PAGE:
Telnic's .tel breaks away from the .mob

The rivals for the job of creating an internet domain for mobile content have broken cover, now that regulator Icann's closing...

The rivals for the job of creating an internet domain for mobile content have broken cover, now that regulator Icann's closing date for applications has passed.

The mTLD application, backed by Nokia, Vodafone Group and Microsoft, have come up against opposition.in the form of a bid for a ".tel" domain.

The ".tel" proposal, put together by Telnic and using the name Telname, has a proof of concept and an informative website.

Both proposals target businesses and content providers more than end users, offering ways to streamline contact with these organisations over different kinds of devices, although Telname emphasises its approach is broader than just mobile devices - hence its request for ".tel", rather than ".mobile" or ".mob".

Telname wants to set up a system designed for combined devices which can phone, e-mail or browse, so a ".tel" address (such as hertz.tel) takes you first to contact details rather than a website.

The user types in the name "hertz" and a text-based lookup service gives them all the contact details the company wants to publicise, and can click straight through to e-mail, text or phone the company, or browse a version of its website suitable for the given device.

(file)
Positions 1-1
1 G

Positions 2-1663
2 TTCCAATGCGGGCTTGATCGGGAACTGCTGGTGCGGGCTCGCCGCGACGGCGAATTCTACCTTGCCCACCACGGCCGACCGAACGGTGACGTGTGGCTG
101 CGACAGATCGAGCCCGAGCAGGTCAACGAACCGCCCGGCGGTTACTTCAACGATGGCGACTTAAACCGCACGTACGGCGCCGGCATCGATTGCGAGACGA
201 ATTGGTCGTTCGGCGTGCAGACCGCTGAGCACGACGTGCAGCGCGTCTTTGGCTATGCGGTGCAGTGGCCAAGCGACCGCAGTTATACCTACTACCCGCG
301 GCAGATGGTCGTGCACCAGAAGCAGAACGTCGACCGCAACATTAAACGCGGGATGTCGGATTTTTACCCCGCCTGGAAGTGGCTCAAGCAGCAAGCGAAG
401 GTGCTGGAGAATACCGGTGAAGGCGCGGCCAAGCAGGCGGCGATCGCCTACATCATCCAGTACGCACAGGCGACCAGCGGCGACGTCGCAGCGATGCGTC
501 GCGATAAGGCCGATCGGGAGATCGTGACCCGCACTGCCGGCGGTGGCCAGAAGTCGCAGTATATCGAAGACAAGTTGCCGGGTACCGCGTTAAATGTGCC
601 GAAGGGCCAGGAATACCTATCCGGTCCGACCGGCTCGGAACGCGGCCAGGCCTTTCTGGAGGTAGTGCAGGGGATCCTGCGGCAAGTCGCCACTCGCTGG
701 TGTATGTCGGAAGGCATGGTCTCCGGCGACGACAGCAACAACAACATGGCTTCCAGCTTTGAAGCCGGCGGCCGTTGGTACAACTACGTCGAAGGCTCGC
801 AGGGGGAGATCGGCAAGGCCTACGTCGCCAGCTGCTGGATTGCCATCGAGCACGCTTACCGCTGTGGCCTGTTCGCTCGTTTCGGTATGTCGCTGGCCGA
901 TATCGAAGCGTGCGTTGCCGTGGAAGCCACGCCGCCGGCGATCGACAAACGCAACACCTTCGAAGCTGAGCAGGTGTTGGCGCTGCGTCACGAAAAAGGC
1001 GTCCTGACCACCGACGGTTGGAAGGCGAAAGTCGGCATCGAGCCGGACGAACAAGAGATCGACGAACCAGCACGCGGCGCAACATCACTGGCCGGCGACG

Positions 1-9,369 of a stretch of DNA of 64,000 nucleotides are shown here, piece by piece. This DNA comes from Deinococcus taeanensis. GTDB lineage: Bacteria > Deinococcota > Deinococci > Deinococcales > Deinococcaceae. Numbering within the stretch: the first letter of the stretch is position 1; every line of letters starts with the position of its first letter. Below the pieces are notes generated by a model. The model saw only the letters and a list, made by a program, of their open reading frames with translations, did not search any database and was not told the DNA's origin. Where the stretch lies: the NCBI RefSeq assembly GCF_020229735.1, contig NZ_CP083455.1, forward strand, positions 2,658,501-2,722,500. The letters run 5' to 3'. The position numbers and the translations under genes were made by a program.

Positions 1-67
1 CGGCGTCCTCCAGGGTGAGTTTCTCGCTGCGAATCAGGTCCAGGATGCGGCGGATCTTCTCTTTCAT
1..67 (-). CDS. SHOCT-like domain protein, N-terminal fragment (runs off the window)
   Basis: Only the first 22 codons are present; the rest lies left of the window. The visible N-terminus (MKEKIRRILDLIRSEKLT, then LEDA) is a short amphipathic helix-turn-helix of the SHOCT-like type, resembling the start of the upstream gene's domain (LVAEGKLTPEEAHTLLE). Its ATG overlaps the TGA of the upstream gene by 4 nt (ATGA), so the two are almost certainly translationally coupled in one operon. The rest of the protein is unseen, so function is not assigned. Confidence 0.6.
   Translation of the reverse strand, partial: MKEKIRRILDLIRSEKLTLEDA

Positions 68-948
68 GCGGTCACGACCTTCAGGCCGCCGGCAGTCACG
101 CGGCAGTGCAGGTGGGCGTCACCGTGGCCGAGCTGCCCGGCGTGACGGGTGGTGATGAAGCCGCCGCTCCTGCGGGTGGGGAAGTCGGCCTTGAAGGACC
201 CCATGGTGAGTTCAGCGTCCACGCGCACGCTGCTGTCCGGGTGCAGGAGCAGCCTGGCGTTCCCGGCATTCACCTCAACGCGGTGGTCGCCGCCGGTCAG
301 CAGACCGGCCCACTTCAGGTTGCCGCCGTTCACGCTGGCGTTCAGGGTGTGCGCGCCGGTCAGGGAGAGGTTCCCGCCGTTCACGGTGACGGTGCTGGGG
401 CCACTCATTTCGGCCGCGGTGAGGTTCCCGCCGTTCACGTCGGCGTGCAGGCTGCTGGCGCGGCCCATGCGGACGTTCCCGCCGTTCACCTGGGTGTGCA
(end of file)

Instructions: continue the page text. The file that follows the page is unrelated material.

The demo, which was shown to the UMTS Forum in May 2003, was created by Telnic and Siemens' Roke Manor subsidiary, and runs on phones based on Nokia's Series 60 platform, Pocket PC machines, and Palm systems.

Although it links telephones with internet addresses, the Telname proposal has nothing in common with the ENUM scheme which aims to turn phone numbers into numeric addresses so that internet devices can phone them. Telnic says they are complementary, and the two ideas do more or less opposite things. ENUM turns phone numbers into numeric web addresses, while .tel would provide text addresses, which link through to a choice of contact methods.

Telname declined to name the company is backing it, and who paid to develop the proposal.

By contrast, with the mTLD application, little else is known about it besides the big-name backers. The original backers, Microsoft, Nokia, Vodafone, Orange, the GSM Association, Hewlett-Packard, Sun Microsystems and Samsung Electronics were joined by T-Mobile UK and Telecom Italia Mobile by the closing date.

Icann will publish all the bids it has received for sponsored top-level domains (sTLDs) on its site next month.

Peter Judge writes for Techworld.com

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